The relationship between Cox-2 inhibitors and cardiovascular risk: a retrospective analysis using the Veteran Affairs (VA) database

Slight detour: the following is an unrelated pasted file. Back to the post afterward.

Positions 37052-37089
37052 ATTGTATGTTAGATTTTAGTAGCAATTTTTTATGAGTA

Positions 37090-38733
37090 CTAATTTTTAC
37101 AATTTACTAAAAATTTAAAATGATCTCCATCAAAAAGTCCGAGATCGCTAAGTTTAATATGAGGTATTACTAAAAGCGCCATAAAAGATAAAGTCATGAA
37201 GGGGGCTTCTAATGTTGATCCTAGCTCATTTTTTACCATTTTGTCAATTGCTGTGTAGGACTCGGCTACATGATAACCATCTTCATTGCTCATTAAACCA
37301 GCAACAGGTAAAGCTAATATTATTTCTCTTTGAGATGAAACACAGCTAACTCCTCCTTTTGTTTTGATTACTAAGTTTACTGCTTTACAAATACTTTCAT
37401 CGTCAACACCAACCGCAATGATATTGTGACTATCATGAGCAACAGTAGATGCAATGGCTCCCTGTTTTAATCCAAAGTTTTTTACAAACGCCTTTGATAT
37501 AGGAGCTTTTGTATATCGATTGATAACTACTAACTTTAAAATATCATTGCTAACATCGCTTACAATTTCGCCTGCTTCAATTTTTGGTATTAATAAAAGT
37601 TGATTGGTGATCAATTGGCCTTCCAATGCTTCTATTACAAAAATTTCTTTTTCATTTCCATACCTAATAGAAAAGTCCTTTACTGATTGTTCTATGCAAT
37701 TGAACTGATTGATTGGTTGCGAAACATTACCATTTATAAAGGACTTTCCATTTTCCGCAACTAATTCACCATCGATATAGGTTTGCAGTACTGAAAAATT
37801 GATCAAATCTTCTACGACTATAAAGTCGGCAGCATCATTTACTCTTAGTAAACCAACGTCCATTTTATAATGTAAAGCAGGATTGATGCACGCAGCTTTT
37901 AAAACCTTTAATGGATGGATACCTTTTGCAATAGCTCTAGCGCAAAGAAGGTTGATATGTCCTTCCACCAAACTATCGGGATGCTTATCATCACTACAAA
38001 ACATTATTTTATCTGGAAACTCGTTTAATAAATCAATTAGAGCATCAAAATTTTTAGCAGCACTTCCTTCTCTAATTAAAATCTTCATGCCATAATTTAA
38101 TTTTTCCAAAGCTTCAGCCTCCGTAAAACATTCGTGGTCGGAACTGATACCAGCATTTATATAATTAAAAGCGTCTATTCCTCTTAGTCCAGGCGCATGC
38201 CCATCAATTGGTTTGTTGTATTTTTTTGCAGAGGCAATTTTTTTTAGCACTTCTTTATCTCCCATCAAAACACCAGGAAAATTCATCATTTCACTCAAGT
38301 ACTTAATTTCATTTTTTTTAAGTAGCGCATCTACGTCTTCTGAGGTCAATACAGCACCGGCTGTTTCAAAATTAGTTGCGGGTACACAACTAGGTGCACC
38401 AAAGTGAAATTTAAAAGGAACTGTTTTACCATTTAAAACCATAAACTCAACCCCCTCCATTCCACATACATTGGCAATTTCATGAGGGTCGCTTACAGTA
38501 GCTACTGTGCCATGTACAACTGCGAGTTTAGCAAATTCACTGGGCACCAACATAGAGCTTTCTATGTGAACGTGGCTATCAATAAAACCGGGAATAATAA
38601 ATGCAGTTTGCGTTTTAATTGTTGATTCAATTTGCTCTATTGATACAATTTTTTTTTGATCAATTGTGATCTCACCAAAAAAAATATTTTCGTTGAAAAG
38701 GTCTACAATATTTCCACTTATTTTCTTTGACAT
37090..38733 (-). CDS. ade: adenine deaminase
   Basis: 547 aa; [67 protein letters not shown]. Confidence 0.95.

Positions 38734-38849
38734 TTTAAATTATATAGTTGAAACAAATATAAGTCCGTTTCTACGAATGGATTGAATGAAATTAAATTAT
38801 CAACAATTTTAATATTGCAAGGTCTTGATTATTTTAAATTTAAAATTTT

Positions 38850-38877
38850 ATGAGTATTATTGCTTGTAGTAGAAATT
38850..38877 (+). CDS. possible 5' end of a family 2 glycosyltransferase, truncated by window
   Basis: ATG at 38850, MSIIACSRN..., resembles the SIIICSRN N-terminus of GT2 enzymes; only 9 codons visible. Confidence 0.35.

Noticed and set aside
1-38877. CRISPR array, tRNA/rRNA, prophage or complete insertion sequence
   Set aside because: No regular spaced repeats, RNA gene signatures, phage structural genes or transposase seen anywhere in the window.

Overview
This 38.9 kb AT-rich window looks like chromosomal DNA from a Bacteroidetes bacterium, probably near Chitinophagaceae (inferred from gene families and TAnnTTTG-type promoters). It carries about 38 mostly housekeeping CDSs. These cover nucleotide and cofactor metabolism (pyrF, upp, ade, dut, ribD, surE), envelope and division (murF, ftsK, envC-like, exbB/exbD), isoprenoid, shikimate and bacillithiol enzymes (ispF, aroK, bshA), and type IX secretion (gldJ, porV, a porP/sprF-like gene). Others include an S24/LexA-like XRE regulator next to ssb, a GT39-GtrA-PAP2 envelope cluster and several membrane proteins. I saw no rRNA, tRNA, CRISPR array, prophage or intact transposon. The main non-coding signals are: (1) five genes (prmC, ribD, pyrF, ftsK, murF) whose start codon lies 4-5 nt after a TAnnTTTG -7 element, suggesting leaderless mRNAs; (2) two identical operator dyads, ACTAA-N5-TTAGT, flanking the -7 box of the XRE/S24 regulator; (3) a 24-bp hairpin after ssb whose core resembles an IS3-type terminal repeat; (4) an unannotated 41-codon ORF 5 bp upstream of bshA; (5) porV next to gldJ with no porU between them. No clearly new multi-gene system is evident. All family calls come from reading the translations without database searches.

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The search for non-steroidal anti-inflammatory drugs (NSAIDs) with less gastrointestinal toxicity, led to the introduction of the selective cyclooxygenase-2 (COX-2) inhibitors. However, with this introduction into the market, there have been concerns regarding their safety, particularly cardiovascular safety. The purpose of this study was to assess the cardiovascular risk (events included: myocardial infarction, stroke, and myocardial infarction-related deaths) associated with long-term (after 180 days of exposure) and short-term (≤ 180 days exposure) use of nonselective NSAIDs and COX-2 inhibitors. A retrospective analysis of the Veterans Integrated Service Network 17 Veteran’s Affairs (VA) database was conducted. Medicare data and Texas Department of Health mortality data were incorporated to capture events occurring outside the VA healthcare network. vii Patients 35 years of age and older receiving celecoxib, rofecoxib, ibuprofen, etodolac, and naproxen from January 1, 1999 through December 31, 2001, were included. Multivariate Cox proportional hazard models were used to analyze the relationship between cardiovascular risk and NSAID/COX-2 inhibitor use while adjusting for various risk factors. We identified 12,194 exposure periods and 146 cardiovascular events over the entire study period. Compared to long-term ibuprofen use, long-term use of celecoxib (Celebrex®) was associated with a 3.64 fold (95% CI 1.36 – 9.70; p = 0.01) increase in cardiovascular risk. Long-term use of rofecoxib (Vioxx ®) was associated with a 6.64 fold (95% CI 2.17 – 20.28; p ≤ 0.01) increased risk when compared to long-term use of ibuprofen. Short-term use of celecoxib and rofecoxib was not associated with any significant change in cardiovascular risk when compared to ibuprofen use (celecoxib – adjusted risk ratio (aRR) 0.67; 95% CI 0.31 – 1.47; p = 0.32 / rofecoxib – aRR 1.40; 95% CI 0.59 – 3.33; p = 0.44). Long-term and short-term exposure to naproxen and etodolac was not associated with a cardionegative or cardioprotective effect when compared to ibuprofen use. Additionally, overall exposure (long-term and short-term exposure) to study medications was evaluated; results indicated no significant findings with any COX2 inhibitor/NSAID. viii The findings of this observational study along with recent clinical trial results suggest that long-term exposure to COX-2 inhibitors is associated with an increased cardiovascular risk. In addition, the study results do not support the hypothesis that naproxen provides cardioprotective effects.